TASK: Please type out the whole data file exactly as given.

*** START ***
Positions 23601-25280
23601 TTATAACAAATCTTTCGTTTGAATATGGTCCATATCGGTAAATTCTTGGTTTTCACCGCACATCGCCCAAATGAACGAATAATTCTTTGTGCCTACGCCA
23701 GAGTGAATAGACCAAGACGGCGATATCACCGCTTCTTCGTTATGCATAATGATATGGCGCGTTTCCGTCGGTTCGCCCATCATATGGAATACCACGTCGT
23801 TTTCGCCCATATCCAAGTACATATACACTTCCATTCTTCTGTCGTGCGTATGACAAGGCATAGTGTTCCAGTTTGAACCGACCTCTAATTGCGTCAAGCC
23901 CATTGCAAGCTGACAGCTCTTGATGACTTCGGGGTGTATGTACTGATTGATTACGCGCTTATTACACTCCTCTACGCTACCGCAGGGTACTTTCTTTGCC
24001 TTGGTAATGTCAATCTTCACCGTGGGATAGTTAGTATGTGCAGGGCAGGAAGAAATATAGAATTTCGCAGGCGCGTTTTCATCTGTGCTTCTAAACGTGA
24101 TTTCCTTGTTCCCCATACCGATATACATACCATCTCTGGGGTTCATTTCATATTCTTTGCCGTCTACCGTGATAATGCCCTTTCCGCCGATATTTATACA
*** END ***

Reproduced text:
Positions 23601-25280
23601 TTATAACAAATCTTTCGTTTGAATATGGTCCATATCGGTAAATTCTTGGTTTTCACCGCACATCGCCCAAATGAACGAATAATTCTTTGTGCCTACGCCA
23701 GAGTGAATAGACCAAGACGGCGATATCACCGCTTCTTCGTTATGCATAATGATATGGCGCGTTTCCGTCGGTTCGCCCATCATATGGAATACCACGTCGT
23801 TTTCGCCCATATCCAAGTACATATACACTTCCATTCTTCTGTCGTGCGTATGACAAGGCATAGTGTTCCAGTTTGAACCGACCTCTAATTGCGTCAAGCC
23901 CATTGCAAGCTGACAGCTCTTGATGACTTCGGGGTGTATGTACTGATTGATTACGCGCTTATTACACTCCTCTACGCTACCGCAGGGTACTTTCTTTGCC
24001 TTGGTAATGTCAATCTTCACCGTGGGATAGTTAGTATGTGCAGGGCAGGAAGAAATATAGAATTTCGCAGGCGCGTTTTCATCTGTGCTTCTAAACGTGA
24101 TTTCCTTGTTCCCCATACCGATATACATACCATCTCTGGGGTTCATTTCATATTCTTTGCCGTCTACCGTGATAATGCCCTTTCCGCCGATATTTATACA